IMF turns positive on UAE growth
Growth is expected to strengthen over the next few years on high oil prices, increased government spending, and stronger private credit growth, the International Monetary Fund said as it upgraded its outlook for the UAE economy. The International Monetary Fund has raised its growth outlook for the four years to 2021. The IMF’s October 2018 world economic outlook forecast the economy growing to 3.7% in 2019, up from the 3.0% it forecast in April. It sees 3.6% (3.2% in April) for 2020 and 3.2% (3.0%) in 2021. The non-oil part of the economy grew 3.6% year-on-year in the second quarter of 2018, compared to a revised 3.8% in the rst quarter, which was the fastest rate since the beginning of 2016. However, there was a a marked slowdown in non-oil business growth in Octo- ber 2018. The rate of growth weakened to a 31-month low. This was largely due to slower improve- ments in activity and new work, alongside another contraction in employment. The survey of purchasing managers by Emirates NDB showed the headline index was 52.5 in October, down from 54.4 in September on a scale where a number over 50.0 indicates expansion. .
Slowdown in housing market continues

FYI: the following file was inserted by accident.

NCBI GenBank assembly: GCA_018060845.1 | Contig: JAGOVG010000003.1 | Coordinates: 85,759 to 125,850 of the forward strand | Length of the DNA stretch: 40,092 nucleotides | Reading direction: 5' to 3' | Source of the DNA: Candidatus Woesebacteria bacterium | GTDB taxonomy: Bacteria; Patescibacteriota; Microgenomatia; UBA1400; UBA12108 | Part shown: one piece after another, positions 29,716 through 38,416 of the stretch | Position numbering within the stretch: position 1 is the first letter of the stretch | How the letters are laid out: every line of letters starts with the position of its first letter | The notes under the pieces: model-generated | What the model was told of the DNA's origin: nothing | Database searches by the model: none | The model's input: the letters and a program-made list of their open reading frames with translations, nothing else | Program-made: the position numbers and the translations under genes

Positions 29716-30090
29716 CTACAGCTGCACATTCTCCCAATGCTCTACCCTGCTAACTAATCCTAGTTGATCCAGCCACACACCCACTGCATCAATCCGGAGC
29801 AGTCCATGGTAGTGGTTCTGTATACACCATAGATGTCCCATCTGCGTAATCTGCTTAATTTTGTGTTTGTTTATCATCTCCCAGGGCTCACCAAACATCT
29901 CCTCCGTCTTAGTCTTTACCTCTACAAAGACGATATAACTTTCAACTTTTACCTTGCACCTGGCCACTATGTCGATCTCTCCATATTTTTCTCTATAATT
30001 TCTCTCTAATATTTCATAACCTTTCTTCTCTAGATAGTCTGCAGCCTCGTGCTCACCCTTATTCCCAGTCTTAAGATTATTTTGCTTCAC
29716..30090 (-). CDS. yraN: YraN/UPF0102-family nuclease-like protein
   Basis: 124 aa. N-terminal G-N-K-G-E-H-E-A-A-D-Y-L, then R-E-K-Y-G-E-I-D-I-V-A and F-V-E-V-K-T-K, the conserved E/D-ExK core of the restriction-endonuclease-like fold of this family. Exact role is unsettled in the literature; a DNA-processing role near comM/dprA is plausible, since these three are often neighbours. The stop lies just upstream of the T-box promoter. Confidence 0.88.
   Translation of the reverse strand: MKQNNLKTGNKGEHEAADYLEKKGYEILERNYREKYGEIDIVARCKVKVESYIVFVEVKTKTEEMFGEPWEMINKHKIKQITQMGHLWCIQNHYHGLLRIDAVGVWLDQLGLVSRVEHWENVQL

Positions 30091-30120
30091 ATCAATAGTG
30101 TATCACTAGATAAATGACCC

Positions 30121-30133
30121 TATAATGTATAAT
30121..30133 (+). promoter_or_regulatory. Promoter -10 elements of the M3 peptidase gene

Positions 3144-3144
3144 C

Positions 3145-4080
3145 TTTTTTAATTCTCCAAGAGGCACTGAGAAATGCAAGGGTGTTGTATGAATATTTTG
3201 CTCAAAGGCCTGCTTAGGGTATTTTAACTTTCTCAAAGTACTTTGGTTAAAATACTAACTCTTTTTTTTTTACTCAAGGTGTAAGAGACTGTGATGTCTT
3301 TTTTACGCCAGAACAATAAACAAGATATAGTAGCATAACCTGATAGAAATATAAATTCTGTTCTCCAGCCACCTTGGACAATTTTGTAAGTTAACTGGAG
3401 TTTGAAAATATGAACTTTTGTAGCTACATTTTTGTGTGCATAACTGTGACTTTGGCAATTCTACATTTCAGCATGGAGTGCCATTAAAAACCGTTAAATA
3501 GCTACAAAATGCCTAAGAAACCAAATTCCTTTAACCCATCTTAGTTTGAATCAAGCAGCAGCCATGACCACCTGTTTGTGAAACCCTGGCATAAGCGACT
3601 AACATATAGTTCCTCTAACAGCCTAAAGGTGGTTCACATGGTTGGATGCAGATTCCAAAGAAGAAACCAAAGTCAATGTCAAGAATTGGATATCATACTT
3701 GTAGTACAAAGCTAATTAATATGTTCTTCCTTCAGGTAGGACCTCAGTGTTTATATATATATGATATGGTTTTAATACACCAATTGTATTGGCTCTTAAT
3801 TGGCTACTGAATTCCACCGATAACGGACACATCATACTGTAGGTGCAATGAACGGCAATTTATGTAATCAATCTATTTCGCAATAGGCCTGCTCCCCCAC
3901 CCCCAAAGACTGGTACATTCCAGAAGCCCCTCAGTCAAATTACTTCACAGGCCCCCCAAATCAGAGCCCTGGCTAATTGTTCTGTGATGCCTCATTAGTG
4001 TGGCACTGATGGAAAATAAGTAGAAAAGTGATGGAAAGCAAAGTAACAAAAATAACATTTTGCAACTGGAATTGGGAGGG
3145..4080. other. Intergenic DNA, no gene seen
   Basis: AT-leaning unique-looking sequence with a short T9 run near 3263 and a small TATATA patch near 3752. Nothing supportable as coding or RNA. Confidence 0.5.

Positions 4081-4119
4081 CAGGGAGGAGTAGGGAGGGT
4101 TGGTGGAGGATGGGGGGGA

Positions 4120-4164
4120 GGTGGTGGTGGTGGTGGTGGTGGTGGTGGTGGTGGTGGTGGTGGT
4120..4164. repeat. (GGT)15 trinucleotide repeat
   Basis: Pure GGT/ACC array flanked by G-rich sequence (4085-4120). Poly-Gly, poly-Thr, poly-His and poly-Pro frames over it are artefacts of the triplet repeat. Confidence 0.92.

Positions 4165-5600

The falls in residential house prices in the UAE’s two main markets on the back of the contraction in oil activity and falls in consumer con dence have continued to show weakness. In the third quarter of 2018, Dubai property prices fell 5.8% from a year earlier and 1.7% quarter-on-quarter, agents JLL said. Rents and prices registered further declined on both a quarterly and annual basis. Rents for apartments in Abu Dhabi were down 2% between the second and third quarters of 2018 to take the annual decline to -6.0%, a slight improvement from the -9% in the previous quarter. Sales fell 3% on the quarter to take the annual decline to -12%, the same as the previous quarter. Rents for villas were down 13% annually, worse than the 11% in the previous quarter, while sale prices dropped 14% compared with 19%. The Dubai residential market saw sales prices and rents soften by about 2% over the second quarter, according to JLL. However the falls left heavy annual losses with prices down 7% year-on-year and rents 10% lower than a year earlier. Villas prices were 8% lower year-on-year while rents were down 9% annually. Knight Frank estate agents said main- stream residential prices in Dubai fell 6.4% over the year to June 2018. Prices across the city fell relatively evenly for both villas (7.5%) and for apartments (6.2%). Average sales prices across Abu Dhabi fell by 6.9%, a deterioration from the 7.2% in the previous quarter. Villa prices fell by 7.8% and apartment prices by 7.6% over the same time period.